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Don't Be Strung Up By Floss: How-To Guide For Flossing

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Medically Reviewed By Colgate Global Scientific Communications

Knowing how to floss properly is essential to maintain good oral hygiene. Flossing helps remove plaque and helps prevent cavities and gum problems by cleaning those tight spaces between the teeth that your toothbrush can't reach. Take the time to learn how to floss properly to ensure your teeth are healthy and beautiful for years to come. 

Floss Once a Day

The American Dental Association (ADA) recommends flossing your teeth once a day. If you adopt the habit of flossing before you go to bed at night, you won't need to worry about flossing more than that. Excessive flossing is ineffective and can actually cause damage and irritation to sensitive gum tissue. 

Use a Gentle Touch

It's important to be gentle when flossing. Many people apply a lot of pressure or use a vigorous sawing motion, thinking this will clean their teeth. But this kind of forceful flossing can irritate the gums. Instead, floss lightly. Do not force or snap the floss against the gums. Try to use the side of the tooth to slide the floss gently into place.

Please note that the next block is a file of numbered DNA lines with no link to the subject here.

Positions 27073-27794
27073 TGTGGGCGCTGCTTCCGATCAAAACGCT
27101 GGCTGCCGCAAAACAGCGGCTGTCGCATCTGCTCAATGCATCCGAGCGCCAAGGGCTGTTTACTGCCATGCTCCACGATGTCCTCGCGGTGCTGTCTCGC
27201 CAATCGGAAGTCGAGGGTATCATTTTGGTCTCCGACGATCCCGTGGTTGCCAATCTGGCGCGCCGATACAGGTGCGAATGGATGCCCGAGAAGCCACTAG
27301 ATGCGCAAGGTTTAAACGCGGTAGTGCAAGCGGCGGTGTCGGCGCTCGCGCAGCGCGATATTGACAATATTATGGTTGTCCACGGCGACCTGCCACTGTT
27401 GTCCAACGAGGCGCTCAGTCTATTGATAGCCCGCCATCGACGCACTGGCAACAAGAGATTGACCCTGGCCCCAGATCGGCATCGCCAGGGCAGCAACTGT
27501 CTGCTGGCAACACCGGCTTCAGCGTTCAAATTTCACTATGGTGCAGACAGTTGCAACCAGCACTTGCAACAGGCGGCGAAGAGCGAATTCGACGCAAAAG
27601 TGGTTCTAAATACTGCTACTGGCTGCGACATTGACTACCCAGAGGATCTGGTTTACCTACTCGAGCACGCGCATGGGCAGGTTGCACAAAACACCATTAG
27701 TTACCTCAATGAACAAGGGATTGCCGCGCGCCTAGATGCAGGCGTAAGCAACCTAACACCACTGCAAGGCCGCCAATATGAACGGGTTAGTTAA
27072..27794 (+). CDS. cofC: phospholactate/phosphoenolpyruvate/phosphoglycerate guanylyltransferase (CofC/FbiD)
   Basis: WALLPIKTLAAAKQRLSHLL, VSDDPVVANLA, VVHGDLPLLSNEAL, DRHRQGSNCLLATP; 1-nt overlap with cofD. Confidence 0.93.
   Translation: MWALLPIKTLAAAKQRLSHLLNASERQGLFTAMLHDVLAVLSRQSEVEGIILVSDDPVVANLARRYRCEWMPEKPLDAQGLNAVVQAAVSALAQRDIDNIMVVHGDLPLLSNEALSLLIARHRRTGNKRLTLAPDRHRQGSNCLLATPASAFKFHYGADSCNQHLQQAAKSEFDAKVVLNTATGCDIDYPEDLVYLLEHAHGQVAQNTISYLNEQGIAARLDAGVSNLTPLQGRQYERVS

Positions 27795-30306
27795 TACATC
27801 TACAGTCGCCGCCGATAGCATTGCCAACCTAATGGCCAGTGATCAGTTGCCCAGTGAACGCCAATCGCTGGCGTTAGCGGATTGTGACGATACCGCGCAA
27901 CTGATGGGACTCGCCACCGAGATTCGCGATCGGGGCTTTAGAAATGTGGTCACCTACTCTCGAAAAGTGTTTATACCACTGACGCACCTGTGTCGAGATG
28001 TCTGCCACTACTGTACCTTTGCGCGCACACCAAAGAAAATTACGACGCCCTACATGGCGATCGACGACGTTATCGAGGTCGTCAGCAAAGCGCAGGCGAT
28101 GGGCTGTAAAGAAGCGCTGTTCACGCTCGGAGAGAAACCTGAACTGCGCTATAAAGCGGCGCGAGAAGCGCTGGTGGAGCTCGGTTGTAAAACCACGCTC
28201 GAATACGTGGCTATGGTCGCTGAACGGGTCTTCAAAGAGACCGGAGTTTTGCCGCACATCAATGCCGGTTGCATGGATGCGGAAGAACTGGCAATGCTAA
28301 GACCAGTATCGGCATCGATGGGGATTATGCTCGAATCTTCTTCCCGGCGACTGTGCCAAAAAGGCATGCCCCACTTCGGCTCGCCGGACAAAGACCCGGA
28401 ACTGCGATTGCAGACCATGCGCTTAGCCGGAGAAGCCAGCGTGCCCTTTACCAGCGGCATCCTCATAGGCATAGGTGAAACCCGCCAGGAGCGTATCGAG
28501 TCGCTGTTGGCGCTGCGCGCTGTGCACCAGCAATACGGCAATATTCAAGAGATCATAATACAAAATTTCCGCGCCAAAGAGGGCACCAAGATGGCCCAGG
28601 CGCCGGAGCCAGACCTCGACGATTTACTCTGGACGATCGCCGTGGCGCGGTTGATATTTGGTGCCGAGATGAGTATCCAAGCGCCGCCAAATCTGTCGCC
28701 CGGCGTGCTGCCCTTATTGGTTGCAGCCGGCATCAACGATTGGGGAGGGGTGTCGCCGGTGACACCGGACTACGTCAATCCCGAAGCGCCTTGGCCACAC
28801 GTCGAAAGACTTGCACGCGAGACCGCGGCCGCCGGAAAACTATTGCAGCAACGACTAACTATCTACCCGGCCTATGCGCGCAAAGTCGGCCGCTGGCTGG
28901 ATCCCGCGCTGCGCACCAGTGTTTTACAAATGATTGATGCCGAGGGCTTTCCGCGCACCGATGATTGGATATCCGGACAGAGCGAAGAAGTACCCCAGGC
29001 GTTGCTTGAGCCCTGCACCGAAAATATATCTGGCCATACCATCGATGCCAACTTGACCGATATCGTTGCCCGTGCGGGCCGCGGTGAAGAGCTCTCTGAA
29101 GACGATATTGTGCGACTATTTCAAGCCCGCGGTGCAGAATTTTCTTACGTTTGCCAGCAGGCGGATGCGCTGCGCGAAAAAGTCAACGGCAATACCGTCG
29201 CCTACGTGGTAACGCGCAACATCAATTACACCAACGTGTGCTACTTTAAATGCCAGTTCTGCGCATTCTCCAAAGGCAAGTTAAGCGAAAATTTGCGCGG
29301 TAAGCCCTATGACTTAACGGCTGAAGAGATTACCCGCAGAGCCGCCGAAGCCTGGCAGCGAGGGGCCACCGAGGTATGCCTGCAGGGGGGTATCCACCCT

Apply the Right Technique

Instead of applying too much force or flossing excessively, use the right flossing technique to leave your teeth sparkling clean without any pain.

  1. Dispense about 45 centimetres of floss. 
  2. Hold a short amount of floss between your thumb and fingers, and insert it between your teeth. 
  3. Curve the floss around each tooth in a "C" shape. 
  4. Gently move the floss using a slow back-and-forth and up-and-down motion, including under the gumline. 

Be careful not to apply too much pressure. Use a new, clean section of floss for each tooth. 

Oral Care Center articles are reviewed by an oral health medical professional. This information is for educational purposes only. This content is not intended to be a substitute for professional medical advice, diagnosis or treatment. Always seek the advice of your dentist, physician or other qualified healthcare provider. 

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